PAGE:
Purchased from a hardware store, this collection of decorator tools is the next step to working larger and with more confidence. The wide blade means the impasto can be thicker, wider and scraped back over a larger area. This is a bonus for artists working on large canvases.
How to use a painting knife
Confidence is one of the major factors of success when painting with a knife. Most importantly, a knife limits the number of times you can go back over an area. When you overwork a painting with a painting knife, you will overmix the colors and create a muddy mess of blended color and texture. If this happens, scrape all the paint off the surface of your canvas. Then start again with new paint and a clean knife.
Holding the knife at different angles and varying the pressure allows for a huge range of mark-making. Spread flat and thickly, pat the paint for a stipple effect or use the edges to create sharp lines in color and cuts in thick paint. For a thinner application, you can angle the blade towards the canvas and scrape.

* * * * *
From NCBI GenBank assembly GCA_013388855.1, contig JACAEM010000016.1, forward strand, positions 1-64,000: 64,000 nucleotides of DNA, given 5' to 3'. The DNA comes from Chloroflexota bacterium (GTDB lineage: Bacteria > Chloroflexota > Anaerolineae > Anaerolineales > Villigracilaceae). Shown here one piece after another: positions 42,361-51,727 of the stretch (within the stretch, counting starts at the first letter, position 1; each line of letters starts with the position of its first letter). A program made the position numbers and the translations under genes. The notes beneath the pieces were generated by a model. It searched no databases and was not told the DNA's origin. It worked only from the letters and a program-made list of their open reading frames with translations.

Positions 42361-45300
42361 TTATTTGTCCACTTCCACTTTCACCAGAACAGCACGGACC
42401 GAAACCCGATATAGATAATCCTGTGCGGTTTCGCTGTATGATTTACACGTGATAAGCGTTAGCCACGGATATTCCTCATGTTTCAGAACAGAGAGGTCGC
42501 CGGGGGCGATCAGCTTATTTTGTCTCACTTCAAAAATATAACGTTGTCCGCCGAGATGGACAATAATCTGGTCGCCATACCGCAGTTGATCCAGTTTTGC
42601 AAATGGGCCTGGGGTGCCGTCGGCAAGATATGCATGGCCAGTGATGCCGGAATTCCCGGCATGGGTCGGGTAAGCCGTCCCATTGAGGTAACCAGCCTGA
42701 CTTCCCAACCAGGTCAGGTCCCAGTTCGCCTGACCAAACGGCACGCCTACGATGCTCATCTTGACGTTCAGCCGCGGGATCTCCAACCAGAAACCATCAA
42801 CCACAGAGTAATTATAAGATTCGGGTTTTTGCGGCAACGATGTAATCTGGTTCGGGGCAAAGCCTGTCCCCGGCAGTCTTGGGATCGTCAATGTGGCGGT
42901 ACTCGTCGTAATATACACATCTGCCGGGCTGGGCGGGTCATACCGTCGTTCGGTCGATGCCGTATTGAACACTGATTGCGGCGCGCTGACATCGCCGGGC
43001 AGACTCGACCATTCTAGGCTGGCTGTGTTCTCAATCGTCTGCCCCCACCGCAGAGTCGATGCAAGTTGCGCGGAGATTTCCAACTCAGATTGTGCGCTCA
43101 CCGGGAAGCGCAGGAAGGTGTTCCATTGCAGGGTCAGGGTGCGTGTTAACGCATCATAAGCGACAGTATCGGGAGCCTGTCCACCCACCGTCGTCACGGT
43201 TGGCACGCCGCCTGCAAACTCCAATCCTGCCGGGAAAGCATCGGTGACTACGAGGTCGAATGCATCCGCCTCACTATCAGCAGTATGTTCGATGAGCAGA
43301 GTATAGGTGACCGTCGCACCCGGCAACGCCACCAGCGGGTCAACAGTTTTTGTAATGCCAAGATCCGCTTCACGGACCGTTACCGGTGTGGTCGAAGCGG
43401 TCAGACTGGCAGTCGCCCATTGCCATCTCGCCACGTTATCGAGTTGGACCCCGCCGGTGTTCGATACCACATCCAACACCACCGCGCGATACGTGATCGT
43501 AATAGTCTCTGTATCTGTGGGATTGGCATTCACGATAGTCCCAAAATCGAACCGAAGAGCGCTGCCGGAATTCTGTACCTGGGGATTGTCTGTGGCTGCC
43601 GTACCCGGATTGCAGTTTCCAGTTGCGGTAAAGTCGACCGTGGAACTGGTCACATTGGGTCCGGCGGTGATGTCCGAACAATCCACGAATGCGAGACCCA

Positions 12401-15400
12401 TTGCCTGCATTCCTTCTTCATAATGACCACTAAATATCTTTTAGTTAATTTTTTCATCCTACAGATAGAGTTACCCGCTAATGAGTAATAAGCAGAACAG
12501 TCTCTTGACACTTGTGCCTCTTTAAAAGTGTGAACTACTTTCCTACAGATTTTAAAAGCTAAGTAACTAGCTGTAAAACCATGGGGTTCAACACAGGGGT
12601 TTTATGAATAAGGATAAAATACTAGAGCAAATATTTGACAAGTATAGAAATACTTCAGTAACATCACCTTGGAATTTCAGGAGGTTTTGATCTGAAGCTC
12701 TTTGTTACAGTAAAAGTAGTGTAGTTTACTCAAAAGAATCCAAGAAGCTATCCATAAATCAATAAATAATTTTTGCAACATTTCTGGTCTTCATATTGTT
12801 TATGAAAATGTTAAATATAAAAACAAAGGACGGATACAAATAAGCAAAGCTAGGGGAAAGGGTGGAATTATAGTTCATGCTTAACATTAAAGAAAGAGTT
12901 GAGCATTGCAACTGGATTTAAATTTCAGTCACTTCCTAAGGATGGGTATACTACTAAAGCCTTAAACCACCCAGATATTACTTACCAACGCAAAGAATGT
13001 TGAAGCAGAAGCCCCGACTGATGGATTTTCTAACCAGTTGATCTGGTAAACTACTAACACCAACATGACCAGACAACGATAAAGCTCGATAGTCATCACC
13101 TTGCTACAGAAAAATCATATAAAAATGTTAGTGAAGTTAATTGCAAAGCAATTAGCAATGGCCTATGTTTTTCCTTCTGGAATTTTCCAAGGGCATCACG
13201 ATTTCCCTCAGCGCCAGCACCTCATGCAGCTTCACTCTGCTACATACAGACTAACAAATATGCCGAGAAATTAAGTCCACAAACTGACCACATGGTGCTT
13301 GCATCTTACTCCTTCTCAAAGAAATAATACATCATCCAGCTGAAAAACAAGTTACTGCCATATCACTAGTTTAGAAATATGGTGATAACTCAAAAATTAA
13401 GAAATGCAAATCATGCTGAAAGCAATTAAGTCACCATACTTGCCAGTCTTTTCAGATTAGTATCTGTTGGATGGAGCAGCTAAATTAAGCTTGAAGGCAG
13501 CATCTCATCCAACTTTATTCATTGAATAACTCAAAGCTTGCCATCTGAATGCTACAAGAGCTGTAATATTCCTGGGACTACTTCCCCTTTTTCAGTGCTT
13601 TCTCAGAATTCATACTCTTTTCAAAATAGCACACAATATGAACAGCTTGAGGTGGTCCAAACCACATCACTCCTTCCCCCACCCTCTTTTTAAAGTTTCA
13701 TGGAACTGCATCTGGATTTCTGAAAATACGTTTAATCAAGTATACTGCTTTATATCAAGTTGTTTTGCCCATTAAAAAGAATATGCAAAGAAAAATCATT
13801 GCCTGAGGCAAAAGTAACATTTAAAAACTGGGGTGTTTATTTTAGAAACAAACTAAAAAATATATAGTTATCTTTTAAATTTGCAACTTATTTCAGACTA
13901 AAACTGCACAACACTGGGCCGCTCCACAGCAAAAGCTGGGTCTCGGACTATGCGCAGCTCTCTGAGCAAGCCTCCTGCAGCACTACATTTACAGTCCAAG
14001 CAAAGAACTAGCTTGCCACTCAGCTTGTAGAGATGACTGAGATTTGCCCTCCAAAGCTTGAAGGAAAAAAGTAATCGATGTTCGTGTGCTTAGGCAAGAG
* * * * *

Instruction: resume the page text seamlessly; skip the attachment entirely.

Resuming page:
Although painting with knives is more closely associated with thick paints, like in the works of Frank Auerbach, it can be used to create very subtle effect. You can apply the paint with varied textures and sizes.
And, of course, you can swap between brushes and knives of varying sizes. It can be hard to go over impasto with a paintbrush without leaving tell-tale brush marks, so consider which implement you want to use first.
Painting effects to try
The term impasto comes from Italian meaning to “paste” or “smear” and relates to the thickly applied textured paints, usually oil and occasionally acrylic if it has been bulked up. The method creates a 3D texture by causing light to fall on the painting in different ways. Painters use impasto to create a variety of shapes and marks. Practice your technique on a smaller canvas as this method will use LOTS of paint.
Sgraffito is another Italian term that translates as “scratched” and is commonly used by artists working in ceramics and pottery. Made popular by the Renaissance artists, sgraffito is the technique of scratching into a top layer to reveal the layer beneath. Over the years it has developed to also include the practice of scraping. You can use painting knives to push paint into the weave of your canvas. You can also apply a think layer of paint and then scrap it off the canvas to leave a trace of the color or partially reveal a lower layer. This method works on large areas with household scrapers, but avoid going back and forth over the same spot, you will ruin the effect. Be confident!